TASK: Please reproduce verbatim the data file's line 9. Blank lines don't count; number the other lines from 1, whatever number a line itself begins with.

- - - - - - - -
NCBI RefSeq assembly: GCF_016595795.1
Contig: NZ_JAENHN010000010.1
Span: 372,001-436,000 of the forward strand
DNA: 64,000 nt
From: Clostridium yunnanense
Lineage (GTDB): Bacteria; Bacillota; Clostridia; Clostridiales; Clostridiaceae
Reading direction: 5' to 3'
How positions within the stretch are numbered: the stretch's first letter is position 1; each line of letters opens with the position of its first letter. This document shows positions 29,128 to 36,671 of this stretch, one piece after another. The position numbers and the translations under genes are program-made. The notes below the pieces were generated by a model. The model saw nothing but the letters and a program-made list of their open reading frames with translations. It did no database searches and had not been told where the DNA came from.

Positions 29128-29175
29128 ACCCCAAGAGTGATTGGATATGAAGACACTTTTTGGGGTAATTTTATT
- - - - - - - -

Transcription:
Positions 29128-29175